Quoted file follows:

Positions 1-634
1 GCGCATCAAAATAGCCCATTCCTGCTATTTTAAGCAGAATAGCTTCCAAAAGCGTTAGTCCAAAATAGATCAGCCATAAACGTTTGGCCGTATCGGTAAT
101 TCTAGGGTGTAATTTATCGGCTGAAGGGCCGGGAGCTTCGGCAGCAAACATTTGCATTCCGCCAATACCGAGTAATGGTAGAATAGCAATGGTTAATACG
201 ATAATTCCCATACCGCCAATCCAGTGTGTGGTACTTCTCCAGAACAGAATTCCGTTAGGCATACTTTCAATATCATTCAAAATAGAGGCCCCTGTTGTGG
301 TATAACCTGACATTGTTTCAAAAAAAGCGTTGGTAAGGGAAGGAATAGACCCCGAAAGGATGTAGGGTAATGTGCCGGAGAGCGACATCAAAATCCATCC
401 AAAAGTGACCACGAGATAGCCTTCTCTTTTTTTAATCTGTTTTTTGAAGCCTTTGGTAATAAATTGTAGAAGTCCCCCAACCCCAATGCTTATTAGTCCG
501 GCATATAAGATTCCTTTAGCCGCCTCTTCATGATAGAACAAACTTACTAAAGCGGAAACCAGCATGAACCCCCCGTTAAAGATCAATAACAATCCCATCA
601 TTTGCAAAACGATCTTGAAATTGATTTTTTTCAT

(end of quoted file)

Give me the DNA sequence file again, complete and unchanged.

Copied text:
Positions 1-634
1 GCGCATCAAAATAGCCCATTCCTGCTATTTTAAGCAGAATAGCTTCCAAAAGCGTTAGTCCAAAATAGATCAGCCATAAACGTTTGGCCGTATCGGTAAT
101 TCTAGGGTGTAATTTATCGGCTGAAGGGCCGGGAGCTTCGGCAGCAAACATTTGCATTCCGCCAATACCGAGTAATGGTAGAATAGCAATGGTTAATACG
201 ATAATTCCCATACCGCCAATCCAGTGTGTGGTACTTCTCCAGAACAGAATTCCGTTAGGCATACTTTCAATATCATTCAAAATAGAGGCCCCTGTTGTGG
301 TATAACCTGACATTGTTTCAAAAAAAGCGTTGGTAAGGGAAGGAATAGACCCCGAAAGGATGTAGGGTAATGTGCCGGAGAGCGACATCAAAATCCATCC
401 AAAAGTGACCACGAGATAGCCTTCTCTTTTTTTAATCTGTTTTTTGAAGCCTTTGGTAATAAATTGTAGAAGTCCCCCAACCCCAATGCTTATTAGTCCG
501 GCATATAAGATTCCTTTAGCCGCCTCTTCATGATAGAACAAACTTACTAAAGCGGAAACCAGCATGAACCCCCCGTTAAAGATCAATAACAATCCCATCA
601 TTTGCAAAACGATCTTGAAATTGATTTTTTTCAT